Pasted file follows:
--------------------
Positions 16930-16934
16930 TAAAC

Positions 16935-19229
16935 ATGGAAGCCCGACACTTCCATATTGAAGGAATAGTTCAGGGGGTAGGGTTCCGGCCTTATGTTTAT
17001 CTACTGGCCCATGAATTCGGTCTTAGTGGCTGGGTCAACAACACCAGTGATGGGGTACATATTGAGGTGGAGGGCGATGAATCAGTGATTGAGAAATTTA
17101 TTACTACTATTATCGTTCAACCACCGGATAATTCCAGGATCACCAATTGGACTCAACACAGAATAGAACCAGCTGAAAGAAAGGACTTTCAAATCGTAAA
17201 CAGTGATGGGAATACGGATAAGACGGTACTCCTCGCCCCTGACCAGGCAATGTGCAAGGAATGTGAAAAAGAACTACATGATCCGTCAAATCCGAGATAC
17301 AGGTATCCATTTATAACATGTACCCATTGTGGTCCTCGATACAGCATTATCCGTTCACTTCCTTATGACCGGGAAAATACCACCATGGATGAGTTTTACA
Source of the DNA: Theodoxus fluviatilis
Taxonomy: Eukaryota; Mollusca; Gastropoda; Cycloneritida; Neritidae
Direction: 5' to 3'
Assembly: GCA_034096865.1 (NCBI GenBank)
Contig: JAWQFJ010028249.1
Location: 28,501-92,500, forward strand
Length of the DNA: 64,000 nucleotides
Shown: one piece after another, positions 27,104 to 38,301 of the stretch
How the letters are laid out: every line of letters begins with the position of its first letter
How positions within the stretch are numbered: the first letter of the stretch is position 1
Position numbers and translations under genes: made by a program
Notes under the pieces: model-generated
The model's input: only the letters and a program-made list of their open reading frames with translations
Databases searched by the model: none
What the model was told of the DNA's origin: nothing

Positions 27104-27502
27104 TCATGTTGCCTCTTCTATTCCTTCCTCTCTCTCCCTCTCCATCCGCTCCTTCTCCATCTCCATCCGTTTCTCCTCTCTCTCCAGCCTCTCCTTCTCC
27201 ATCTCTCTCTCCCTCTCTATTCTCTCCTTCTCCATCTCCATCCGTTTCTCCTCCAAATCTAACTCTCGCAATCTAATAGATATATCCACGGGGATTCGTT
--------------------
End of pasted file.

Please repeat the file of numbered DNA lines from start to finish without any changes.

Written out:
Positions 16930-16934
16930 TAAAC

Positions 16935-19229
16935 ATGGAAGCCCGACACTTCCATATTGAAGGAATAGTTCAGGGGGTAGGGTTCCGGCCTTATGTTTAT
17001 CTACTGGCCCATGAATTCGGTCTTAGTGGCTGGGTCAACAACACCAGTGATGGGGTACATATTGAGGTGGAGGGCGATGAATCAGTGATTGAGAAATTTA
17101 TTACTACTATTATCGTTCAACCACCGGATAATTCCAGGATCACCAATTGGACTCAACACAGAATAGAACCAGCTGAAAGAAAGGACTTTCAAATCGTAAA
17201 CAGTGATGGGAATACGGATAAGACGGTACTCCTCGCCCCTGACCAGGCAATGTGCAAGGAATGTGAAAAAGAACTACATGATCCGTCAAATCCGAGATAC
17301 AGGTATCCATTTATAACATGTACCCATTGTGGTCCTCGATACAGCATTATCCGTTCACTTCCTTATGACCGGGAAAATACCACCATGGATGAGTTTTACA
Source of the DNA: Theodoxus fluviatilis
Taxonomy: Eukaryota; Mollusca; Gastropoda; Cycloneritida; Neritidae
Direction: 5' to 3'
Assembly: GCA_034096865.1 (NCBI GenBank)
Contig: JAWQFJ010028249.1
Location: 28,501-92,500, forward strand
Length of the DNA: 64,000 nucleotides
Shown: one piece after another, positions 27,104 to 38,301 of the stretch
How the letters are laid out: every line of letters begins with the position of its first letter
How positions within the stretch are numbered: the first letter of the stretch is position 1
Position numbers and translations under genes: made by a program
Notes under the pieces: model-generated
The model's input: only the letters and a program-made list of their open reading frames with translations
Databases searched by the model: none
What the model was told of the DNA's origin: nothing

Positions 27104-27502
27104 TCATGTTGCCTCTTCTATTCCTTCCTCTCTCTCCCTCTCCATCCGCTCCTTCTCCATCTCCATCCGTTTCTCCTCTCTCTCCAGCCTCTCCTTCTCC
27201 ATCTCTCTCTCCCTCTCTATTCTCTCCTTCTCCATCTCCATCCGTTTCTCCTCCAAATCTAACTCTCGCAATCTAATAGATATATCCACGGGGATTCGTT